Detector Dog Services International was called to the Beaverlodge area in Alberta to provide leak detection services on a 2.2 kilometre 4 inch fibreglass natural gas pipeline. We were informed that the pipe was no deeper than four feet and that the leak was very small. A normal DDSI requirement to aid the dog in locating any leak is that the pipeline be boosted to its manufactured maximum PSI so that the odourant reaches the surface with sufficient aroma to allow the dog to locate the leak in optimal time. In this case, the line could only be pressurized to 350psi — much lower than our recommended pressure. To compensate, we arranged for the line to stay pressurized an extra day.
The pipeline was searched six times with the dog over a two day period. That's an unusual amount of activity, but there's a reason it took that long. Normally when our dogs locate the odour they will dig at a specific location. At this site, which was near the battery, the dog did not dig but instead continued searching over a large area. He repeated this behaviour each time we approached the battery. By the fourth attempt on the second day there appeared to be very little odour rising to the surface, and the fact that the pipe pressure was decreasing more slowly indicated the leak was actually resealing itself.
DDSI then recommended the client dig near the battery at a point that seemed of most interest to the dog. The vac truck began removing soil and, even though the pipeline was only supposed to be four feet underground, it continued removing soil well past the nine foot mark. At the ten foot mark, a steel pipeline, not a fibreglass line, was located, further increasing the mystery. Apparently the steel line was actually a casing with the fibreglass line inside due to its position under a roadway. Further digging revealed that the leak was inside the casing. As a result, the odour was coming out the end of the casing and, due to the low PSI, had been slowly drifting upward to the surface over a large area, from which it was being carried by the wind.
This was a very confusing situation for the dog, but as difficult as it was, the dog still found the leak! Although the search was conducted over two days to make sure there were no other leaks, the initial indications from the dog came within the first twenty minutes of the search, which is our normal experience.
The alternative to using a dog would have involved a system of digging, cutting, capping and pressurizing, section by section, until the leak was found. At a cost of approximately six to ten thousand dollars per dig location, in this particular case that system could have cost the service company up to sixty thousand dollars. DDSI's charge was a fraction of that, saving the company tens of thousands of dollars.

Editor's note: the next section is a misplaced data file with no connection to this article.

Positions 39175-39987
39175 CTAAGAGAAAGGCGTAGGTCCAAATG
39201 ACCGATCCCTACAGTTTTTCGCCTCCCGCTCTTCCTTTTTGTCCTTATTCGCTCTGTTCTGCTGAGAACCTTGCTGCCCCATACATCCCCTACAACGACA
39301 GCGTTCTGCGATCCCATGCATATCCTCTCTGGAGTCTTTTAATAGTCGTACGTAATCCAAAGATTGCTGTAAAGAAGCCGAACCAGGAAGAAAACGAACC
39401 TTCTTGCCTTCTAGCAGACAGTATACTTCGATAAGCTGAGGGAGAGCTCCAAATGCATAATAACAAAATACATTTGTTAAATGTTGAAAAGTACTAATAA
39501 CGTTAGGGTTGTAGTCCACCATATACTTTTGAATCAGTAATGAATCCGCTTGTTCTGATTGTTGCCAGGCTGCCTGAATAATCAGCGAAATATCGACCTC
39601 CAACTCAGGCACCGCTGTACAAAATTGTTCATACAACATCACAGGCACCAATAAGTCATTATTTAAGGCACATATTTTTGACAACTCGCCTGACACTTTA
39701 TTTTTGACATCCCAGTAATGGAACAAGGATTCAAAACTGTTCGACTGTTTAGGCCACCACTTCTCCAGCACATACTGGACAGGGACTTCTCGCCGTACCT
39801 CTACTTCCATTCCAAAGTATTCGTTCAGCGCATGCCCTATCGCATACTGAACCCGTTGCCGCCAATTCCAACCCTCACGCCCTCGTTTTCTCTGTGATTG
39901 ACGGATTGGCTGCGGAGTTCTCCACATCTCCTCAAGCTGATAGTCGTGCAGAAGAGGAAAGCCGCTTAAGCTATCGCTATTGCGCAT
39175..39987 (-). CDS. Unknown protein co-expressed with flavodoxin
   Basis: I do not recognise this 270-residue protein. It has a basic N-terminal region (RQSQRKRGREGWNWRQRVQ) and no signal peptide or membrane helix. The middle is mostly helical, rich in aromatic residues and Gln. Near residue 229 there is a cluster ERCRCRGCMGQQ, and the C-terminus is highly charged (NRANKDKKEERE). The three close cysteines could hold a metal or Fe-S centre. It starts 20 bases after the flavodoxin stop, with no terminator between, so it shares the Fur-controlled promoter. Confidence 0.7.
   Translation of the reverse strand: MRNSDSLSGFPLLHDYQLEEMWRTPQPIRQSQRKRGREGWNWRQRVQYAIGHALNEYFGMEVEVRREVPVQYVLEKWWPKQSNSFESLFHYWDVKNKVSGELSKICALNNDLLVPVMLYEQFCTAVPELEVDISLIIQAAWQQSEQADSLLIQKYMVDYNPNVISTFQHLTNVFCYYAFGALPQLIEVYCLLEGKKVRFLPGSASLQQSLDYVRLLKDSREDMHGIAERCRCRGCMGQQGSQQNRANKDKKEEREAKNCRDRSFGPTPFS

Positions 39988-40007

DDSI was contacted to find a leak on a new 4 inch line in the Spruce View, Alberta area. The line was 2.5 kilometres long and had already been cut and pressurized at a cost of just over ten thousand dollars. The leak was located within the first five minutes of the search, saving the client tens of thousands of dollars in additional costs.
Near Tumbler Ridge, BC, a 16 inch pipeline over 90 kilometres long appeared to be leaking. DDSI had the line pressurized to 1800psi and began searching for leaks. The line was laid out in nine 10 kilometre lengths over steep terrain, with some locations accessible only by helicopter. The entire line was searched over a ten day period and no leaks were discovered on the lines themselves. However, at one location, where a 6 foot riser was situated, the dog started to jump in the air, trying to reach the top, and then just sat facing the riser. The odourant appeared to be coming out of the pancake, or top of the riser.
The leak was reported to the client but the report was received with a great deal of skepticism because the pressure monitoring instruments were indicating full pressure at that location. DDSI then took the dog, along with the client, back to the riser and together we observed the dog's behaviour. The client was then advised to walk to the area by the riser, and upon doing so he was able to detect the odourant. The client was completely amazed that the dog could find a leak which the measuring instruments insisted did not exist!